Your Success Will Not Come From What You Want, but What You’re Willing to Suffer For

Photo by Jesper Aggergaard on Unsplash

“What determines your success isn’t “What do you want to enjoy?” The question is, “What pain do you want to sustain?” The quality of your life is not determined by the quality of your positive experiences but the quality of your negative experiences.” -Mark Manson

If you were to ask almost anyone what they want to achieve with their time on this earth, the answer will probably be something like this:

“I want to be happy, explore the world, have a great family and work a job I enjoy.”

The question then is: Why is everyone not living this life? Why are so many still frustrated and upset about their current reality?

Why? Because most people just aren’t willing to endure pain and sacrifice to make it happen. They want the rewards but aren’t willing to pay the costs.

The issue, however, is there is no effortless way to win success. You will not magically wake up to everything you’ve ever wanted. In order to get to the positive experiences, you must endure the negative experiences. As Benjamin P. Hardy has said,

“You’ve got to work a few years like few people will so you can spend the rest of your life like few people can.”

Here’s the solution.

Make What You Achieve Worth the Pain

“If what you are trying to achieve in life is not worth the pain, then it’s a lousy goal in the first place.” -Tim Denning

In his book, Living with the Monks, Jesse Itzler shared a piece of advice that helped him keep going after being broken and beaten at the 76th mile of his first ultramarathon:

“The pain will last a week, but you’ll have the memory forever.”

He then went on to finish the entire 100-mile race and spend the following three days in a wheelchair. He’d decided that the temporary pain and suffering was worth a memory he’d be able to cherish for a lifetime.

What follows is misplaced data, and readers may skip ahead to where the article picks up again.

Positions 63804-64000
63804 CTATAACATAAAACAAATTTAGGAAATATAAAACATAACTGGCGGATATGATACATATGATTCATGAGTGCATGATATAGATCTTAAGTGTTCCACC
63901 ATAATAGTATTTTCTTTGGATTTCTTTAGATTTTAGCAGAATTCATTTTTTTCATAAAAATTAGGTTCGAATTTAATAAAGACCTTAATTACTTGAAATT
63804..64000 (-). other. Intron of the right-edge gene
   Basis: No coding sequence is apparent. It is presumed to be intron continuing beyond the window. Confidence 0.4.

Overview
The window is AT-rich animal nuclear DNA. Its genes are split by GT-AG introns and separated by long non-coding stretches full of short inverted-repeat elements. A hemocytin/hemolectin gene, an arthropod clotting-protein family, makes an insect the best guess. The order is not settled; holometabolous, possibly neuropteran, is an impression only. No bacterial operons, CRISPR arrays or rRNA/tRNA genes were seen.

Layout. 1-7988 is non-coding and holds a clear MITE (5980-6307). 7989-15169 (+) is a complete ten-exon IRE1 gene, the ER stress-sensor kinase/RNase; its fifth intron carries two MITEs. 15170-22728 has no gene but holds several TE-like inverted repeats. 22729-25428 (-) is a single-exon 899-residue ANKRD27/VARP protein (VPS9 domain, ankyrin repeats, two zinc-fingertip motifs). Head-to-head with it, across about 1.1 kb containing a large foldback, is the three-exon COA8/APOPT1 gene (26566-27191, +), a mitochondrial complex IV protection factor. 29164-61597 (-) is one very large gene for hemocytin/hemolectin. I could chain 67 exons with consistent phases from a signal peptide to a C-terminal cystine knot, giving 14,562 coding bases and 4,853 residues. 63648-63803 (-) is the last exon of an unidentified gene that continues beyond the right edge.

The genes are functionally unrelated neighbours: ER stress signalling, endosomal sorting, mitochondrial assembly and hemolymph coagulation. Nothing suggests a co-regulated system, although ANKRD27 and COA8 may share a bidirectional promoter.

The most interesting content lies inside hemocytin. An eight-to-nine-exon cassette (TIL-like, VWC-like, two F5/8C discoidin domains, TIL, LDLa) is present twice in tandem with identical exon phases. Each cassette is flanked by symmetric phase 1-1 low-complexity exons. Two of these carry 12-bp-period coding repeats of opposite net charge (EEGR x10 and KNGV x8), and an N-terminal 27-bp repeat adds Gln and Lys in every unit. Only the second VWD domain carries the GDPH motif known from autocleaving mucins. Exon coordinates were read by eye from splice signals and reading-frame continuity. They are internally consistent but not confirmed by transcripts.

The question then becomes: How was Jesse able to sacrifice walking for the sake of his goal, when most people are barely able to drag themselves out of bed in the morning to work on their goals?

The difference is that Jesse had wrapped himself up and fully immersed himself in his goal to the point that there was literally no other option, while most people “dabble” and approach their goals as simply a nice to do.

Said Benjamin P. Hardy, “Until your dreams become emotional, they won’t be powerful enough.”

You’re always telling yourself a story about what you’re doing and where you’re going, let it be a story that you’re going to succeed and that there is no other option.

In order to so, you’d need to have a future worth striving for. You’d need to be heavily invested in that future. You’d need to get other people invested in that future. You’d need to burn the boats.

In short, you’d need to make what you’re trying to achieve worth the pain.

You’re Not Always Going to Feel Like Doing the Work in the Moment

“We don’t do this work because we feel like it in the moment. We do this work, this draining emotional labor, because we’re professionals, and because we want to make change happen.” -Seth Godin, This Is Marketing

People who only work when they feel like it don’t achieve very much.

Indeed, most people think they need to be motivated before getting to work, but this is backward. Motivation, momentum, and inspiration all come from doing the work itself, not the other way around. Wrote Mark Manson,

“Action is not just the effect of motivation; it is also the cause of it.”

Similarly, Harvard psychologist, Jerome Bruner has said, “You’re more likely to act yourself into feeling than feeling yourself into action.”

Don’t worry about how you feel in the moment, just get yourself to do whatever you need to do.

Within time, you’ll forget about your mood and instead be focused on the all the beautiful change your trying to create in both yours and other people’s lives. But without the work, there can be no change.

In Conclusion

Your success will not come from what you want, but what you’re willing to suffer for.

If what you’re trying to achieve in life is not worth spending three days in a wheelchair for, then perhaps it’s a lousy goal in the first place.

You’re not always going to feel like doing the work in the moment. You can’t just wait until you feel “inspired” to act. Rather, you have to act and let the momentum catch up to you.

There will be hard times. There will be obstacles. But instead of focusing on that, you need to focus on the result of what you’re trying to achieve.

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